Public school children in grades K-12 are being assigned textbooks that misrepresent and, in some cases, glorify Islamic beliefs and history – often at the expense of other religions and cultures. The apologetics and indoctrination common in university Middle East studies programs is being carried into public schools by contentious, ahistorical, and inaccurate textbooks written by those same Middle East studies professors.
History Alive! The Medieval World and Beyond, a textbook published by the Teachers' Curriculum Institute, was removed from the Scottsdale, Arizona school district in 2005 for this very reason. The textbook is now causing controversy in California and at the center of the storm is Cal State University-Sacramento sociology professor Ayad Al-Qazzaz.
An Iraqi native who specializes in Middle East studies, Al-Qazzaz, is both a contributor to History Alive and one of the gatekeepers who approved it for use in California's public middle schools. And, according to an American Textbook Council review cited by World Net Daily (WND):
Al-Qazzaz is a Muslim apologist, a frequent speaker in Northern California school districts promoting Islam and Arab causes…[He] also co-wrote AWAIR's 'Arab World Notebook.' AWAIR stands for Arab World and Islamic Resources, an opaque, proselytizing 'non-profit organization' that conducts teacher workshops and sells supplementary materials to schools.
A parent and former student in one of Al-Qazzaz's Middle East studies courses wrote to WND expressing her own reservations:
That was a big flag for me…after seeing Al-Qazzaz as one of the main contributors I began to put two and two together … about the extra book coming home only in this class and I questioned where this book's money source came from – I still do not know.
Al-Qazzaz's contributions to History Alive on the subject of jihad are flagrantly biased, as he consistently presents jihad as merely a personal struggle rather than a holy war.
Hence, as noted by WND, the text presents jihad as "an effort by Muslims to convince 'others to take up worthy causes, such as funding medical research'" and that "even at its most violent, 'jihad' is simply Muslims fighting 'to protect themselves from those who would do them harm.'"
In a 2003 KXTV, Sacramento, story on "Islamic War Ethics," he elaborated:
Al-Qazzaz says there are two levels of jihad. The greater jihad is every Muslim's quest to live out their faith in their daily lives, to improve themselves and to become a better Muslim. The lesser jihad means to protect one's people and fight against enemies, he says. So the greater jihad prompts devout Muslims to remember their religious guidelines while fighting, which would cause them to treat war prisoners well.
One suspects the victims of beheadings and torture would beg to differ. Moreover, that Islamists (otherwise known as jihadists) worldwide repeatedly cite jihad as a motivating factor belies Al-Qazzaz's contention that war is the "lesser jihad."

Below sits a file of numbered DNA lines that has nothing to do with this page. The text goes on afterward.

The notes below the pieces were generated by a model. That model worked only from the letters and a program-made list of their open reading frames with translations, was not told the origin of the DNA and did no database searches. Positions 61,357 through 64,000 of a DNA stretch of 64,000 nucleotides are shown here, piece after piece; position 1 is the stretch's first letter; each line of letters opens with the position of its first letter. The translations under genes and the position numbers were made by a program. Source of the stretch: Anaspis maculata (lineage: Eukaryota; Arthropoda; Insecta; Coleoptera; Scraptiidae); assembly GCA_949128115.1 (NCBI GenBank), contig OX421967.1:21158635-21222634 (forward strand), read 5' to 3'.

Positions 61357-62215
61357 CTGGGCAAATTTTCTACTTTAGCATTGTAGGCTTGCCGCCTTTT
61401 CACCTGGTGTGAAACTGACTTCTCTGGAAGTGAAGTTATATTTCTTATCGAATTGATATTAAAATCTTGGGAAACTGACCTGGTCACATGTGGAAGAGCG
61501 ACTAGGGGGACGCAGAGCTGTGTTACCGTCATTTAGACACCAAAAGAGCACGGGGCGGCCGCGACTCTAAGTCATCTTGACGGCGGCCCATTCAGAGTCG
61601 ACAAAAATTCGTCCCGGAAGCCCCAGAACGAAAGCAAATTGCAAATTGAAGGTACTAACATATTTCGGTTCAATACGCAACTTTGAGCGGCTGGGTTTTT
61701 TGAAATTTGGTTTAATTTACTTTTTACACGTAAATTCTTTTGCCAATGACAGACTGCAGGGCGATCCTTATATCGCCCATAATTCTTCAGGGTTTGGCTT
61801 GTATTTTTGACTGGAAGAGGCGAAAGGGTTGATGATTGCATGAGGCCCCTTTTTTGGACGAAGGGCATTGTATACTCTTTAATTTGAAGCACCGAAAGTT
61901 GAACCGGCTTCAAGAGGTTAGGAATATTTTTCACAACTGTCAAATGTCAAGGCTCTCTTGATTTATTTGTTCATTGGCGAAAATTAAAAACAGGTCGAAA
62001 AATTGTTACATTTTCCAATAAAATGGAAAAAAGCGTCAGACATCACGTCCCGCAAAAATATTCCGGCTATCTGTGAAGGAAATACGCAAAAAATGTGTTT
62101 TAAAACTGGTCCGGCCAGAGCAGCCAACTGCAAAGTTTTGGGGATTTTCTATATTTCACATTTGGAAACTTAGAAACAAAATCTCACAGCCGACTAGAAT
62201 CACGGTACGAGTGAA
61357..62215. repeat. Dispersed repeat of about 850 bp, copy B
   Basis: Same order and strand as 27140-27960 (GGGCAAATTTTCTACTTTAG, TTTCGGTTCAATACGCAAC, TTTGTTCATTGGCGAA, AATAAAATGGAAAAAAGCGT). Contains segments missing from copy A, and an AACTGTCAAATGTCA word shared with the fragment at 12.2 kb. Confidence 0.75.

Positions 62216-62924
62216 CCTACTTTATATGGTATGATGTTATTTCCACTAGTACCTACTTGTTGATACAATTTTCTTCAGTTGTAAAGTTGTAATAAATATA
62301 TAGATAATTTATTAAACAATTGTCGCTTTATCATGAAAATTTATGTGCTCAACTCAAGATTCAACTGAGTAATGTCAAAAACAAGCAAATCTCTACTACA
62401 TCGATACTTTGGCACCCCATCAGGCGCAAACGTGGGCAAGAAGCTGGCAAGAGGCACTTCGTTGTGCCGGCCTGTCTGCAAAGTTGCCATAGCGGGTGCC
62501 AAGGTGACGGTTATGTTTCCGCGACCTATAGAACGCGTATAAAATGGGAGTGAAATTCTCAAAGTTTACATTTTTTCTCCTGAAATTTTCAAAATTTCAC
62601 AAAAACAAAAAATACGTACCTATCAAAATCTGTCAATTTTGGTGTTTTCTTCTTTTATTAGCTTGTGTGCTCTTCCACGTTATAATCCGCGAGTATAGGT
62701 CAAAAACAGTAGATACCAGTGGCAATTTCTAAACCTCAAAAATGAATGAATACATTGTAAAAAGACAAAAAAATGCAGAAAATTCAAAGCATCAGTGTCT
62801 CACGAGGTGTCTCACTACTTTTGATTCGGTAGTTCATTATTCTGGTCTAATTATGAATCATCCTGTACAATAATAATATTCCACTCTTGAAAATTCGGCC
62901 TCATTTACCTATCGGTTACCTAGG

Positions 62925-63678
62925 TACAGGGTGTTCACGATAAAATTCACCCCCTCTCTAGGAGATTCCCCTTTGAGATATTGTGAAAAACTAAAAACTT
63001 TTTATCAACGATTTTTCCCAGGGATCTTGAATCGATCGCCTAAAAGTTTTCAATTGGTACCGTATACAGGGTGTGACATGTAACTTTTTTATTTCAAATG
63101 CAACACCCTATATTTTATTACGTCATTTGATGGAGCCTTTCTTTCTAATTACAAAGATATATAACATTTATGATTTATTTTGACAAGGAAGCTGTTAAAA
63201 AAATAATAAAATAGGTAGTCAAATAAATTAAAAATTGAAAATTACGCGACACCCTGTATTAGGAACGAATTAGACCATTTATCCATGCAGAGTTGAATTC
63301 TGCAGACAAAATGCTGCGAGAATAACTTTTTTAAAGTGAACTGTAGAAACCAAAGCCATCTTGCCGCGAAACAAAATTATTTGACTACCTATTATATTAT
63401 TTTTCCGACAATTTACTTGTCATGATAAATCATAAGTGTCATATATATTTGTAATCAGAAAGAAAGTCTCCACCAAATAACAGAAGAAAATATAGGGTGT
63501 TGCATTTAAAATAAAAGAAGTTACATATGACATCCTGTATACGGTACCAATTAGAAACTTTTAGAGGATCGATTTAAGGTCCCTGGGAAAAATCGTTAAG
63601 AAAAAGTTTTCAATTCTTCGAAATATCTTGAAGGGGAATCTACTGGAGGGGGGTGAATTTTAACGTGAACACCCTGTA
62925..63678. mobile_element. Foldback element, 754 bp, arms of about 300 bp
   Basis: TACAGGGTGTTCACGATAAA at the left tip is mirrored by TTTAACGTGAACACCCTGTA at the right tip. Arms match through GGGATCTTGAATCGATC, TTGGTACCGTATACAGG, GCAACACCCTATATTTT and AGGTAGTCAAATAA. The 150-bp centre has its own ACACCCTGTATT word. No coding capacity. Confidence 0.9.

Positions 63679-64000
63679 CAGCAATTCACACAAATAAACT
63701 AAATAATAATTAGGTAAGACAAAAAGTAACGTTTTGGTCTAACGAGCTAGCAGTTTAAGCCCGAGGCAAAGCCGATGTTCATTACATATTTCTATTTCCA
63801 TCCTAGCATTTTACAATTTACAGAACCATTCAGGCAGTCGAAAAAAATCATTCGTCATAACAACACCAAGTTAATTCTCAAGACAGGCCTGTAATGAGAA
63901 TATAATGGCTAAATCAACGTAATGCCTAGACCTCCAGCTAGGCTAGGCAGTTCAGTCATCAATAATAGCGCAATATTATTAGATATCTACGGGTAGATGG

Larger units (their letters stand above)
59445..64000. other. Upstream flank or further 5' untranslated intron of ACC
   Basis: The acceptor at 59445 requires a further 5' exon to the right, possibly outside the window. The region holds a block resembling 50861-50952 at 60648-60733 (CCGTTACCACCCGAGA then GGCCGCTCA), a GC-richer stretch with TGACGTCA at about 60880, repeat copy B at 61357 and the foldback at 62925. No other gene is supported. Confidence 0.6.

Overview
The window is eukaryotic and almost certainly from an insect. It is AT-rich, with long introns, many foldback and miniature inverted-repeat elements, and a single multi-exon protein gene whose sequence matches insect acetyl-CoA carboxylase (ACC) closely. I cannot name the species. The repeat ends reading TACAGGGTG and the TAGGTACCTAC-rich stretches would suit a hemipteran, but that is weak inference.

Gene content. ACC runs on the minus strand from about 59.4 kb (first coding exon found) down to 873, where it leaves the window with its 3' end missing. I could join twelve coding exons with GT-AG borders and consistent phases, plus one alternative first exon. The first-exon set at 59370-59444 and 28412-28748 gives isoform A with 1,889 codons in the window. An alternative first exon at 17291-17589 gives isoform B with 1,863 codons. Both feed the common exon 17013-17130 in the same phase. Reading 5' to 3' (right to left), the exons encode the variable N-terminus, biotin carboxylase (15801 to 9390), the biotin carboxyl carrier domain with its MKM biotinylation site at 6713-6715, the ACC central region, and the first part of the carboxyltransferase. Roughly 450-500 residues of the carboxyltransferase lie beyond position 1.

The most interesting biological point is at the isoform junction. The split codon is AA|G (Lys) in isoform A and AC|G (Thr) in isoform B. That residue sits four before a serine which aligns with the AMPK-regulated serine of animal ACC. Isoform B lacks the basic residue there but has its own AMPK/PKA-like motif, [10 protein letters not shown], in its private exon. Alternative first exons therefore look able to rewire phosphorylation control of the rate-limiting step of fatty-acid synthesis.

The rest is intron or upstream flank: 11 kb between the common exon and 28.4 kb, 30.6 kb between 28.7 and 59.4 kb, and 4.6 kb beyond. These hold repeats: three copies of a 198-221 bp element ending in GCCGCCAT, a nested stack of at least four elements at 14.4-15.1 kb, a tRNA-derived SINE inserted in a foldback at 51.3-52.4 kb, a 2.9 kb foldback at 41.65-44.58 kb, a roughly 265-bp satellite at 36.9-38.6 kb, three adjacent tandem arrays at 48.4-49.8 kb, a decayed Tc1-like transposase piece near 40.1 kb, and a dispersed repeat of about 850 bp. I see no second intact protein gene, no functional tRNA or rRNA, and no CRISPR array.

In a 2002 interview with Peace Magazine, Al-Qazzaz rejected the association of "jihad" with "fundamentalism" and advocated what's come to be known as the "root causes" approach to combating Islamic terrorism:
You are not going to get rid of suicide bombers by killing them. You have to know the causes. It is like a disease. You can treat the symptoms but if you don't know the causes, the symptoms keep coming up.
Yet, when the interview turned to the study of Islam and its connection to terrorism, Al-Qazzaz skirted the issue by blaming others. After first accusing Islam scholar Bernard Lewis of "becoming progressively anti-Islam and Zionist," he continued:
There are two schools of thought about Islam in the US. One school is headed by Bernard Lewis and Daniel Pipes, who equate Islam to terrorism. The other school, headed by John Esposito, argues that there are bad apples everywhere. You have terrorists in Islam, terrorists in Judaism, terrorists in Hindu-ism. But the majority of the people, though they may be backward, do not have a terrorist attitude.
Al-Qazzaz's characterization of both Bernard Lewis and Daniel Pipes is demonstrably false. Neither equates Islam with terrorism, but, rather, seeks to examine the undeniable connection between the two. John Esposito, who heads the Saudi-funded Prince Alwaleed bin Talal Center for Muslim-Christian Understanding at Georgetown, is a leading Wahhabi apologist who consistently seeks to muddle what is in fact an Islam-specific issue.
Considering Al-Qazzaz's troubling viewpoints on these matters, his involvement with History Alive and other Middle East studies textbooks is cause for alarm. Not only do California education officials need to undertake a rigorous and unbiased reexamination of such textbooks, but also the gatekeepers approving their use. Otherwise, it's simply a case of the fox guarding the hen house.
Cinnamon Stillwell is the Northern California Representative for Campus Watch. She can be reached at email@example.com.